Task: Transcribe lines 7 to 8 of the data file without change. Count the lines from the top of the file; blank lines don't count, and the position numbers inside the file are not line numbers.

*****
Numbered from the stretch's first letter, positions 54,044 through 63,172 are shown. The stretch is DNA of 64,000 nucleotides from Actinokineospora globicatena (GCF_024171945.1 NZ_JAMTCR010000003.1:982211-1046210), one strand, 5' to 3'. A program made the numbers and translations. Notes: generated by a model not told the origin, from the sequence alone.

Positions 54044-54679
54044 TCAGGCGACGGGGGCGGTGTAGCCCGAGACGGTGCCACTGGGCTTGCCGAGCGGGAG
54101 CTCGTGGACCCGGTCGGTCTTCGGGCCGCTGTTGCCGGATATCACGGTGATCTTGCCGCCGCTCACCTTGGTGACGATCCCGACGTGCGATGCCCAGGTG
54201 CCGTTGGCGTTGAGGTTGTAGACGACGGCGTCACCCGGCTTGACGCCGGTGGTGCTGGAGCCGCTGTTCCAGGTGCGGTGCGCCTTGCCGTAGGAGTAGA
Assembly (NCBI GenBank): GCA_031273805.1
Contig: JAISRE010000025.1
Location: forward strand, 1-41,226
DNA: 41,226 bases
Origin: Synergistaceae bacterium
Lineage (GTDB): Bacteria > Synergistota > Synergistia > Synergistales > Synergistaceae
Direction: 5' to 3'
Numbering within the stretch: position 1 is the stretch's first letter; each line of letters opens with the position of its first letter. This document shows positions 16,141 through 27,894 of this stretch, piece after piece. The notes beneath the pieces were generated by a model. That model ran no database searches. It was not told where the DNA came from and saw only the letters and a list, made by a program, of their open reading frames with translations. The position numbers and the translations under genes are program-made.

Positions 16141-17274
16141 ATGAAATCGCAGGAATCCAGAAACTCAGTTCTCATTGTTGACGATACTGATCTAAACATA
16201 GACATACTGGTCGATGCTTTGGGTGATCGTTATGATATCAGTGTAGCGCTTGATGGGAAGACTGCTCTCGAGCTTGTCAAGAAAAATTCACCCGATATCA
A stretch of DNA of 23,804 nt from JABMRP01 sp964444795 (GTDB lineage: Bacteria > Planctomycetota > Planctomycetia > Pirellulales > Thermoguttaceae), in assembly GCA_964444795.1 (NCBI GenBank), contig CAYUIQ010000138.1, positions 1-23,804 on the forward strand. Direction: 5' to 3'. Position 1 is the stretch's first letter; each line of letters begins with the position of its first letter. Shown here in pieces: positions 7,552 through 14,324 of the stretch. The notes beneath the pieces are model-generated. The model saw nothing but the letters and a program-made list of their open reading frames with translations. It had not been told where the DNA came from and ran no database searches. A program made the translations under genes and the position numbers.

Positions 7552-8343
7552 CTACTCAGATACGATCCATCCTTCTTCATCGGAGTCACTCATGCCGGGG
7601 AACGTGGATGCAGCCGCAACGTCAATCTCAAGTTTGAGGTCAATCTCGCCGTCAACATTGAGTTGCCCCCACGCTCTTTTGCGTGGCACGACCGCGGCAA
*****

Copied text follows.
Contig: JAISRE010000025.1
Location: forward strand, 1-41,226